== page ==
One Good Habit Beats Ten Skills
It’s no secret that traditional training methods are generally boring, ineffective, and disconnected from the challenges that employees face on the job. As a result, it’s not uncommon for employees to tune out or forget much of what they’ve learned shortly after the training has ended. Yet the need for development is real, and as seen in the continual rise in training budgets.
A few months ago I had the opportunity to design and run a leadership development program for the top team of one of Southeast Asia’s hottest unicorn startups. My goal was to have a lasting impact on the participants as well as the culture around them.
To do this, I incorporated a lot of interactive activities, role plays, and hands-on exercises, and I made sure to tailor these to specific challenges the team said they were facing.
At the end of each session I did an anonymous survey to assess their level of confidence in and commitment to applying these new skills. All the workshops scored very high on both points, so I definitely felt good about the impact I was having.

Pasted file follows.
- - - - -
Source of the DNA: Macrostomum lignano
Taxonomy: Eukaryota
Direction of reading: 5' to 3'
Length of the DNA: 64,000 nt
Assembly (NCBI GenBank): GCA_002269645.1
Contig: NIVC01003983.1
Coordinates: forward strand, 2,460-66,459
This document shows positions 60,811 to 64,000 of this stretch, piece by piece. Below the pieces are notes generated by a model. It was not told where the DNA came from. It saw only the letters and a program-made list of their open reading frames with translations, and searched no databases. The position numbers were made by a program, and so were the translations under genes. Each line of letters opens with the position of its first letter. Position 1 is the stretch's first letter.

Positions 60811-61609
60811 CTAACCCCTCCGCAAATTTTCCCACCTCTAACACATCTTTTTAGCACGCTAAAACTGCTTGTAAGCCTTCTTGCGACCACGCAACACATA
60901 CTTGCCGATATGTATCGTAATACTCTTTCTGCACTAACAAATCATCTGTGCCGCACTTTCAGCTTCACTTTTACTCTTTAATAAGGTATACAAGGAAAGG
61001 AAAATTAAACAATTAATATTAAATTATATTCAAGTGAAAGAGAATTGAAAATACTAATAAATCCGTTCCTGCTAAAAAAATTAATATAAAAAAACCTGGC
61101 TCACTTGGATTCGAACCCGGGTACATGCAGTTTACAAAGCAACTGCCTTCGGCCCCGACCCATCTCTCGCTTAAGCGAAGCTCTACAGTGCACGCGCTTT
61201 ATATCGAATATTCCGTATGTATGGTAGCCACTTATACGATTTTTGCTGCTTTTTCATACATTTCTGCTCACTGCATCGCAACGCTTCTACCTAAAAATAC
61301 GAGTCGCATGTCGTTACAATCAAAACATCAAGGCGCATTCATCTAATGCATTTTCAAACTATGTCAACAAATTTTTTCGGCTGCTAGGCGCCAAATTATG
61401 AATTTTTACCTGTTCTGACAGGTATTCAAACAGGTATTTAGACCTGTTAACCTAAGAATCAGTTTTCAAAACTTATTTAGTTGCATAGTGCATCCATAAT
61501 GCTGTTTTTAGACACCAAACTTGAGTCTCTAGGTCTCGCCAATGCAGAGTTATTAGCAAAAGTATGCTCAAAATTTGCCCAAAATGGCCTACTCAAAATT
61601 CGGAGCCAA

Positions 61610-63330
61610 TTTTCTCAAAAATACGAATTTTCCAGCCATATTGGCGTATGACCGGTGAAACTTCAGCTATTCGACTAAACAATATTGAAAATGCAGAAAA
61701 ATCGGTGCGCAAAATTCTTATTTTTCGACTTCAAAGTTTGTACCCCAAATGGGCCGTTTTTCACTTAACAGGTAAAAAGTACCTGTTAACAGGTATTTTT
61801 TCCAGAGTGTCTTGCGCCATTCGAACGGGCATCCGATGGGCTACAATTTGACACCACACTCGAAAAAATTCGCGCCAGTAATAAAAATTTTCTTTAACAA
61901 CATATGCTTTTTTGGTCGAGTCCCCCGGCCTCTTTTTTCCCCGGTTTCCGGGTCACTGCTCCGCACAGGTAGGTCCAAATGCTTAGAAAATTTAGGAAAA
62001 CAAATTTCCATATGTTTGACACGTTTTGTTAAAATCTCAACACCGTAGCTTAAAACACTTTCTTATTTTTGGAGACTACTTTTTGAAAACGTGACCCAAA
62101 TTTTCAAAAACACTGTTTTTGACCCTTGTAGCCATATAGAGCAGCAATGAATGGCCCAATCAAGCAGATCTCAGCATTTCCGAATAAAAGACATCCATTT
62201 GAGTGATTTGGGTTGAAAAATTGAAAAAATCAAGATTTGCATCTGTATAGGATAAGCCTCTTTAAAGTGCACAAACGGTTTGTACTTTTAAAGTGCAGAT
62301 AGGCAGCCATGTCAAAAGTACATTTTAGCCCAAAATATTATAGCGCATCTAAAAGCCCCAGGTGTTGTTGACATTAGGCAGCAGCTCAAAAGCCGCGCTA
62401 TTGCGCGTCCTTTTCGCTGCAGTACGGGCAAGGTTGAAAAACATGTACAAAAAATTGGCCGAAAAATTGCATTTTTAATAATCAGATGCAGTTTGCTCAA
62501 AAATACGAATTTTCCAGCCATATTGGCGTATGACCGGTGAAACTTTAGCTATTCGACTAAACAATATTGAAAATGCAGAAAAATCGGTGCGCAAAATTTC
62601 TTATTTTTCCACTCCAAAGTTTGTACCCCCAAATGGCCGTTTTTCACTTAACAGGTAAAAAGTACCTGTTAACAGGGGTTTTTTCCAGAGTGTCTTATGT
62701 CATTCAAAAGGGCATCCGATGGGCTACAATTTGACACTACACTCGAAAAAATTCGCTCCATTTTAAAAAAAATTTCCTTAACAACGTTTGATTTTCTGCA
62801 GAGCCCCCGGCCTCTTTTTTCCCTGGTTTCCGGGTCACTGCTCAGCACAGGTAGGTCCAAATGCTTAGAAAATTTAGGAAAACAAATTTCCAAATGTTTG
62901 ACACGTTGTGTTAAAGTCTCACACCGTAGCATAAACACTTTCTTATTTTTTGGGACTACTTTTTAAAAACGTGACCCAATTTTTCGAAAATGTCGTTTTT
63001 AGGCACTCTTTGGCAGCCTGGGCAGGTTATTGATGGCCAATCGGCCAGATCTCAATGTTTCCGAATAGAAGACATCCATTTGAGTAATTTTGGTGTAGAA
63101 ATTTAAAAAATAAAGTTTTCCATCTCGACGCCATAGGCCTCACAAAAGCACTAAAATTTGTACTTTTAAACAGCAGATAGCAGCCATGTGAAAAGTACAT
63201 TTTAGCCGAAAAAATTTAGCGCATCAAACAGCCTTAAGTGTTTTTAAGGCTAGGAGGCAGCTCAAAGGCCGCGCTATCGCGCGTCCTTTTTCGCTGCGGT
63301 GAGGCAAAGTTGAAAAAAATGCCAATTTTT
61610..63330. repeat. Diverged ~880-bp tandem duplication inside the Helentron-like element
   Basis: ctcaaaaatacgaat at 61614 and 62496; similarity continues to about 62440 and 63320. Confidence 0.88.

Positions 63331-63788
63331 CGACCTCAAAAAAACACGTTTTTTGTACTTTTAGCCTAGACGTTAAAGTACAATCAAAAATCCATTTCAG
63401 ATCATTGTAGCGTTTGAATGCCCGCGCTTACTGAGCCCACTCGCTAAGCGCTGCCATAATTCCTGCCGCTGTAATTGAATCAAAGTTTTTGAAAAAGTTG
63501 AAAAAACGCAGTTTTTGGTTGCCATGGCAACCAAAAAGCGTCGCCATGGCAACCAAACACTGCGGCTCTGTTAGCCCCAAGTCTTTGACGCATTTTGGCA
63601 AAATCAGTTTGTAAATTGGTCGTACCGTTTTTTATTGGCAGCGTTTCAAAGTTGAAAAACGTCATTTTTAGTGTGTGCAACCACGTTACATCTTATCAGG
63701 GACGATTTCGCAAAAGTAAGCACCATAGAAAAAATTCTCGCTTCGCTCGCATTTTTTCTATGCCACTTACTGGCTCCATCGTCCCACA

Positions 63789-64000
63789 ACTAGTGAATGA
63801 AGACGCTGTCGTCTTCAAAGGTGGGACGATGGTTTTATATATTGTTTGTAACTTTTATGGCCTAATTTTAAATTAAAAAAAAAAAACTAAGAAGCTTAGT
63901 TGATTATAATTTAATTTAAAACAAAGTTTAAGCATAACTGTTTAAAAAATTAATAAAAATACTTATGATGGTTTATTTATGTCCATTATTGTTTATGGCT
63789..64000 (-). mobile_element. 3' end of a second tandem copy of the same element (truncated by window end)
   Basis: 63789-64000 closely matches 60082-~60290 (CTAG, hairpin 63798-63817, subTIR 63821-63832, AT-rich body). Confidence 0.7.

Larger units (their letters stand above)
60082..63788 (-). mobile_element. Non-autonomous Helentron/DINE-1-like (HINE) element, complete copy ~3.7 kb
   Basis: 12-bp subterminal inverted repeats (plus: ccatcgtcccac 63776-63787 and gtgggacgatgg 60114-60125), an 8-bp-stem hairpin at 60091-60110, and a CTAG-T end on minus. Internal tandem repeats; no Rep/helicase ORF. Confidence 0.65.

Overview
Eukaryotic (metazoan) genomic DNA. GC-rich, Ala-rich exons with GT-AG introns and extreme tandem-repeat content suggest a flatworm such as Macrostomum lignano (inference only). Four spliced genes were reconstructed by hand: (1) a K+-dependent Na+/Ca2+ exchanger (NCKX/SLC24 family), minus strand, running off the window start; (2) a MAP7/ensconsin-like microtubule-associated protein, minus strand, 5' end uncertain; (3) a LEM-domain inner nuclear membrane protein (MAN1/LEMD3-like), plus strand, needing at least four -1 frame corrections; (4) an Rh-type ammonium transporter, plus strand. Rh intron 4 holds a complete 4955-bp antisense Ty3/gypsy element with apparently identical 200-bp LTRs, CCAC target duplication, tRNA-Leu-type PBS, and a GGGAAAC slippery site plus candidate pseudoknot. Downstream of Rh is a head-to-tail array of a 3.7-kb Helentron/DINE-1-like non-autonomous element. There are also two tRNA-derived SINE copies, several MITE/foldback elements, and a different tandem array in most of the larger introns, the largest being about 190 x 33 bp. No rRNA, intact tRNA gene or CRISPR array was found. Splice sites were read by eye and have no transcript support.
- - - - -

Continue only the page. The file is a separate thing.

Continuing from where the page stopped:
But to my disappointment, when I checked in three months later I found that the program hadn’t been as sticky as I’d hoped. Most of the execs said they really loved it and learned a lot, but found they were too busy to ‘remind themselves’ of these good practices in the moments that they needed them most.
There was however one exception. In our first workshop, I taught them that in any difficult conversation — whether it be a conflict, a misunderstanding, or the moments after you’ve delivered tough feedback — the golden rule is “Shut Up and Listen.”
These words are so easy to remember and put into action that everyone said they were still doing this, even if they’d let many of the more sophisticated skills lapse. In other words, they successfully turned this nugget of wisdom into a habit.
While it’s disappointing that the program didn’t yield the broader results I was hoping for, I’m not giving up on the idea of reimagining training and making it more effective. But in the future I’ll focus on instilling a very small number of skills so deeply that they become second-nature — habits.
Good habits will always beat out good skills in the heat of the moment.